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Zeno of Elea
It has only been in the last century with advent of calculus that we have been able to do something never done previously. That is add up an infinite series. Centuries ago when philosophers like Zeno of Elea were around, they managed to create seeming contradictions between reality and logic. For instance, one idea went that in order to traverse any distance, you first must pass halfway, but first halfway of that, and on ad finitum. Well, that creates a problem in which movement seems only imagination as one cannot traverse an infinite number of spaces in a finite time. It turns out though that calculus is the very way that allows us to add an infinite number of values and find their sum. more info >>
This website features a web-based integral calculator that allows the computation of integrals in the user's browser. The integral calculator supports both indefinite integrals (antiderivatives) and definite integrals. If the user enters "cos(x)", the answer "sin(x)" will be given. The calculator also supports far more complex mathematical expressions including functions composed of trigonometric functions, hyperbolic functions and exponential functions (and their respective inverse functions). When computing definite integrals, improper integrals with limits such as (negative) infinity are supported as well. The integration variable can be selected by the user, and the integral calculator can optionally simplify all input and output expressions. Calculations are performed using the Computer Algebra System (CAS) "Maxima", which is one of the oldest and most robust CAS. Both the user's input and the answers are displayed as graphical formulas using MathJax. Calculations can be shared with other users. more info >>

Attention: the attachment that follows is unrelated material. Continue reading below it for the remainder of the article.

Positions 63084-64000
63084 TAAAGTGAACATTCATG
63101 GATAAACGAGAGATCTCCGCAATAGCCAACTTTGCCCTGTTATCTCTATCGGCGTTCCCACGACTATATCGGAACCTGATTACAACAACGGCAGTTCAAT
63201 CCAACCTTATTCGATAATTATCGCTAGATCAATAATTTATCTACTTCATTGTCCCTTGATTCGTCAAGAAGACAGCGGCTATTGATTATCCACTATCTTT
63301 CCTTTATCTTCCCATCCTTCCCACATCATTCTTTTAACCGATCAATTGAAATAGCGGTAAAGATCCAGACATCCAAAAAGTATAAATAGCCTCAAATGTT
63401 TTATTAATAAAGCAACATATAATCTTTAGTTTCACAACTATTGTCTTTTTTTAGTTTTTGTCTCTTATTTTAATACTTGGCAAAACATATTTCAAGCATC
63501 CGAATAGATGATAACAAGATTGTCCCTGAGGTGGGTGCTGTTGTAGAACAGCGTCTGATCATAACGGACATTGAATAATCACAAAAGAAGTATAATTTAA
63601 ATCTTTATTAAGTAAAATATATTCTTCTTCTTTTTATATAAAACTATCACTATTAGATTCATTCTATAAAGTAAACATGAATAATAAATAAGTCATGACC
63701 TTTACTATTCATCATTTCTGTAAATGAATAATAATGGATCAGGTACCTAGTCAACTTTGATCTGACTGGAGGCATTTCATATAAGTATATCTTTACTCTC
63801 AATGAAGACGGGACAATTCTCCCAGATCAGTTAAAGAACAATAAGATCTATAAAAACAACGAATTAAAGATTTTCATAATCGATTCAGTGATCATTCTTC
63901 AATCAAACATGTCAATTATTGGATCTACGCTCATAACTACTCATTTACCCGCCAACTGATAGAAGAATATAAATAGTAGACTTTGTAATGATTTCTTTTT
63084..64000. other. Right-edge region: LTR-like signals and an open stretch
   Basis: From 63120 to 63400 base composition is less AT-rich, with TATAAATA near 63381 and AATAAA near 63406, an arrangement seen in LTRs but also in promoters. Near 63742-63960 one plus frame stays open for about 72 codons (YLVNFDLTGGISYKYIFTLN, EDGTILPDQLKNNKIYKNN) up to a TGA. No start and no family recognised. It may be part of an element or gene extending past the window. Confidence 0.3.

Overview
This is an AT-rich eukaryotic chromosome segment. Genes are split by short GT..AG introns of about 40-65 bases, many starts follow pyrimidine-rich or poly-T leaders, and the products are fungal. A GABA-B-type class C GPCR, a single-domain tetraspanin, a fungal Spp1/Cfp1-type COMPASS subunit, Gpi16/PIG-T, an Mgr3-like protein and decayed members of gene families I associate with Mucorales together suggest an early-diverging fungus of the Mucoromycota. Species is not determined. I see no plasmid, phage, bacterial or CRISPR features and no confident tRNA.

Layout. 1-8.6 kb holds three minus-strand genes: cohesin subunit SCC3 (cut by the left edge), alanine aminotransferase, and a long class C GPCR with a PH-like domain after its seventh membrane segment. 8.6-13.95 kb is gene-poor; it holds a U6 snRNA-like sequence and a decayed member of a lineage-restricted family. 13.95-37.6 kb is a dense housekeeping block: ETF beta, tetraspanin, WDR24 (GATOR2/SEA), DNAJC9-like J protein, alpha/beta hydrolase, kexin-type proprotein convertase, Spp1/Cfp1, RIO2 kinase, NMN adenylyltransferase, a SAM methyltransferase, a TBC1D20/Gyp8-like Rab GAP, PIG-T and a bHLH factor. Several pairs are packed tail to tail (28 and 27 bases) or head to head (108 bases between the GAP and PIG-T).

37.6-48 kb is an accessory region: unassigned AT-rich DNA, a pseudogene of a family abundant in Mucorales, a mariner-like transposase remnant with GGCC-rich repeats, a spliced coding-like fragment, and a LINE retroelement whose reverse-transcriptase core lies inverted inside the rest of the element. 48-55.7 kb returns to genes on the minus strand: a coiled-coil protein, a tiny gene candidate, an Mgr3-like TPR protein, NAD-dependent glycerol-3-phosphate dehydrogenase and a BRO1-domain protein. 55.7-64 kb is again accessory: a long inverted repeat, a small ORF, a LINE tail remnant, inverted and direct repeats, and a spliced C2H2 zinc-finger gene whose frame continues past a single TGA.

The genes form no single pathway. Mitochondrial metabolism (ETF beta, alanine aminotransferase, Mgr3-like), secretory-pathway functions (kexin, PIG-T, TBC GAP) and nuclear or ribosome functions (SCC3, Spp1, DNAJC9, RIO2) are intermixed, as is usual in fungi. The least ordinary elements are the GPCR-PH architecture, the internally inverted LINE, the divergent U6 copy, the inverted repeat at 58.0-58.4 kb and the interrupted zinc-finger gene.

Given a problem, CyMath shows the full solution with all steps shown. Whether it's a calculus problem involving methods of integration or differentiation, or an algebra problem involving solving for x or factoring quadratic polynomial, CyMath can help. It also contains rich reference material that is directly connected to the solver, so that the user can refer to relevant material when needed. Further, the solver formats the math expression as the user types it in. This instant feedback makes it very easy to know whether the expression is entered correctly or not. Finally, the examples page contains a library of sample problems that can be used for self testing purposes. more info >>
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